Boo! Coup!

Private Truths, Public Lies

THE FALL OF COMMUNISM and the demise of the Soviet Union had one thing in common: They caught most people by surprise.

Monumental events always astonish even the most seasoned observers, reports University of Southern California economist Timur Kuran, Ph.D. The reason: The interaction of social and psychological factors lead us to lie about our true opinions and perceptions. That, in turn, inhibits public discourse on an issue which prevents others from speaking up. The upshot is that everyone walks around unaware of the extent of true discontent.

According to Kuran, we hold two different sets of opinions: private ones that are fixed by our beliefs, and public ones which reflect our need for acceptance. They lead us to publicly espouse views that suit the prevailing political climate. Kuran labels this "Preference falsification"--we calculate the cost of expressing a preference and deem the pressure too great. The payoff to feigning agreement with the status quo is we avoid censure. But the cost is internal; we sacrifice personal integrity and psychological comfort.

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Though they appear inevitable in hindsight, revolutions can never be predicted. Our private preferences are like that--not accessible to pollsters and the like. And each person has his or her own equally unknowable "revolutionary threshold"--the point at which, when public opposition grows, he or she feels it safe to line up public preferences with private ones.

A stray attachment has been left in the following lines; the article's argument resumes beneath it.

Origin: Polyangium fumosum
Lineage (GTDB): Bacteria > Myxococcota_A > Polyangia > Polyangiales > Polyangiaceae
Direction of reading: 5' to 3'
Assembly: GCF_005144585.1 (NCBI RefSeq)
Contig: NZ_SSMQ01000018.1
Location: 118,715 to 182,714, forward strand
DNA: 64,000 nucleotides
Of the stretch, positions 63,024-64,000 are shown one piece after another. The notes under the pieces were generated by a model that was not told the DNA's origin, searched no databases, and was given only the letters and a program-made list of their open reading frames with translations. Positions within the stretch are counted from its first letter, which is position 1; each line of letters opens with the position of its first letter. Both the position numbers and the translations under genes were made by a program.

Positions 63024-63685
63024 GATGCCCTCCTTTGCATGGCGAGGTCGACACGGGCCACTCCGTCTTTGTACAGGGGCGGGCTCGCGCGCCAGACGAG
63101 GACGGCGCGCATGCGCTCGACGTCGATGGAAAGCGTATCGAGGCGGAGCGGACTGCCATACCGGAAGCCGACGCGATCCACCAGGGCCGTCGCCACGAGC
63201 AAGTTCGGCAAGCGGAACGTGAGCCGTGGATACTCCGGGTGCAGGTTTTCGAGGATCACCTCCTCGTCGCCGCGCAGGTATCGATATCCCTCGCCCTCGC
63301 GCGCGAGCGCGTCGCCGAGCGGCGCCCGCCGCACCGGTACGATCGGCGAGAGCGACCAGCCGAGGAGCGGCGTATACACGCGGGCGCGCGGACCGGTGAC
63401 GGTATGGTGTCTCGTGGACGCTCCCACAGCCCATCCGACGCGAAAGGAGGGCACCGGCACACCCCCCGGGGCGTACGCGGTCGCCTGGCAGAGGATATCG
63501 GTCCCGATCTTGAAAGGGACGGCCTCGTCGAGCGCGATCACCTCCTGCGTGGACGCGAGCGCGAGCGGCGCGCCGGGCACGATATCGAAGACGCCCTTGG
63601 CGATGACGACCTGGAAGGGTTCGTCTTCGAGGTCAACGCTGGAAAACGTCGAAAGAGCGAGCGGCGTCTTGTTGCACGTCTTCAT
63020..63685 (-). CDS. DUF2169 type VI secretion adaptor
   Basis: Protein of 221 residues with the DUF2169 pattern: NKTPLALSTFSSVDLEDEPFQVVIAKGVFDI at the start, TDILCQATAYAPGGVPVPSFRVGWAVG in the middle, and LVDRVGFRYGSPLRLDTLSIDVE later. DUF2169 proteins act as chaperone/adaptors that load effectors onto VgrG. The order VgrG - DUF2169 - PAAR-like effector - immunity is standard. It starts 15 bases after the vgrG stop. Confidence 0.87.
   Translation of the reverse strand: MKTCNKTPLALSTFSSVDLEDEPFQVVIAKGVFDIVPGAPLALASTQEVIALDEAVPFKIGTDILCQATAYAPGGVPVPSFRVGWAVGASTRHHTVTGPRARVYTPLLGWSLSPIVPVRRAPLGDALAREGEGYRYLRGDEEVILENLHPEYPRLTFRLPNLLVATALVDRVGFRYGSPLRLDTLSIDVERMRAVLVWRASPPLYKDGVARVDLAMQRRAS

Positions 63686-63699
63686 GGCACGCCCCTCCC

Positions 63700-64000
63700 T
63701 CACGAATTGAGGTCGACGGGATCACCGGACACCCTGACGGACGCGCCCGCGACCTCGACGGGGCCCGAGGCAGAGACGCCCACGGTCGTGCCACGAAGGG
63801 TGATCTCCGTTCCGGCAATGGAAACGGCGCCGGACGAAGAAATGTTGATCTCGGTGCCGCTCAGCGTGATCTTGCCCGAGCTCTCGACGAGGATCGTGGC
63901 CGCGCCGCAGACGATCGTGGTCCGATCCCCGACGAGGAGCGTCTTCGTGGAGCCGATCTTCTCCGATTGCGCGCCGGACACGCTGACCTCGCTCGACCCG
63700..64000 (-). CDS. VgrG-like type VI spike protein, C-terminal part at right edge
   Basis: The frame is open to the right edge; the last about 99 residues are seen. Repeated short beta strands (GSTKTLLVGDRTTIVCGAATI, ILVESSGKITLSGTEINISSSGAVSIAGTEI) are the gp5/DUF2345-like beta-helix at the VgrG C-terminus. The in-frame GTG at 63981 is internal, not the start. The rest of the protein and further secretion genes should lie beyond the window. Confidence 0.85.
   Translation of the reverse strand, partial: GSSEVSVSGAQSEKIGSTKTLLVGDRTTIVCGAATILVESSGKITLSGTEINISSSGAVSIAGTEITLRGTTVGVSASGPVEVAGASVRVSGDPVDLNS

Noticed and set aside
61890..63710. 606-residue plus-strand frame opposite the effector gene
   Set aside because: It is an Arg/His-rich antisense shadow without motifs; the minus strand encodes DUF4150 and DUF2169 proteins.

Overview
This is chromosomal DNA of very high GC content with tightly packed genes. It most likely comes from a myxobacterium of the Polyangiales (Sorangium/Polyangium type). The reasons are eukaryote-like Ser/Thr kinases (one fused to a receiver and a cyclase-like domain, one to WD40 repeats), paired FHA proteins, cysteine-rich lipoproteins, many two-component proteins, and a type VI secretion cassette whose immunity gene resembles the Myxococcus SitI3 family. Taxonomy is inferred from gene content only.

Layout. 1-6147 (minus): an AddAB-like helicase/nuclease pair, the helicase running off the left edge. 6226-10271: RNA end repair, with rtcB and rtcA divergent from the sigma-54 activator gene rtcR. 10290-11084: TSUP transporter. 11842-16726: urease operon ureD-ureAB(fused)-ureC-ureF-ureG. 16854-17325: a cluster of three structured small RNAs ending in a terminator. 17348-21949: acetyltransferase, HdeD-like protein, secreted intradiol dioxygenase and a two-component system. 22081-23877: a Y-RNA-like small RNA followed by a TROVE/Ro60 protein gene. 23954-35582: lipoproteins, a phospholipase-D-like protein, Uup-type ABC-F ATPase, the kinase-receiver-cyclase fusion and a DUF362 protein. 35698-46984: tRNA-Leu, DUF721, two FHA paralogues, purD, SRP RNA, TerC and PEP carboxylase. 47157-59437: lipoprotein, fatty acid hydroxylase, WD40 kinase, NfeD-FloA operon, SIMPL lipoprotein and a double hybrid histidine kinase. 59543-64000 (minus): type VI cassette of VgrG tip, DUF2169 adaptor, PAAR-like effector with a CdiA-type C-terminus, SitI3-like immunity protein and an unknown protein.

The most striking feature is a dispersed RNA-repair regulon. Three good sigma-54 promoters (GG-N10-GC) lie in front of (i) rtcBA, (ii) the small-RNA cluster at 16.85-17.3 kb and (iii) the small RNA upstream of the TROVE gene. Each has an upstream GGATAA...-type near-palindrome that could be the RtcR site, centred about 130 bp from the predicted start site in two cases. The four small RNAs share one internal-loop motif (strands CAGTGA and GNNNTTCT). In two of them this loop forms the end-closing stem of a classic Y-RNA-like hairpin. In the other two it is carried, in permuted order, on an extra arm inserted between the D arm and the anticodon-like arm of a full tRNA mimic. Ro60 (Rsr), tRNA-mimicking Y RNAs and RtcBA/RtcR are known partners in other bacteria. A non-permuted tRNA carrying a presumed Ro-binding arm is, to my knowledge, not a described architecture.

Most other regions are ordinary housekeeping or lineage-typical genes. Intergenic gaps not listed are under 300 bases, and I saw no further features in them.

With differing thresholds, "a society can come to the brink of a revolution without anyone knowing," Kuran reports in World Politics.

He developed his novel theory to dispute the view do people's actions indicate their preferences. Then world events began to prove its wide applicability. In Romania, Kuran points out, it was only after crowds jeered their despised leader that enough people found the courage to rise in defiance.

Just because free speech is constitutionally guaranteed here, "it's dangerous to think that America is immune to preference falsification," Kuran told PSYCHOLOGY TODAY. "Social pressures on individuals are highly powerful."

If Kuran has a message, it is this: To the degree that discontent is unanticipated, it holds the potential for Sudden, explosive change.

Photo: RADICAL CHIC: Don't start the revolution without me. ((c) Eric Bouvet/Gamma-Liaison)

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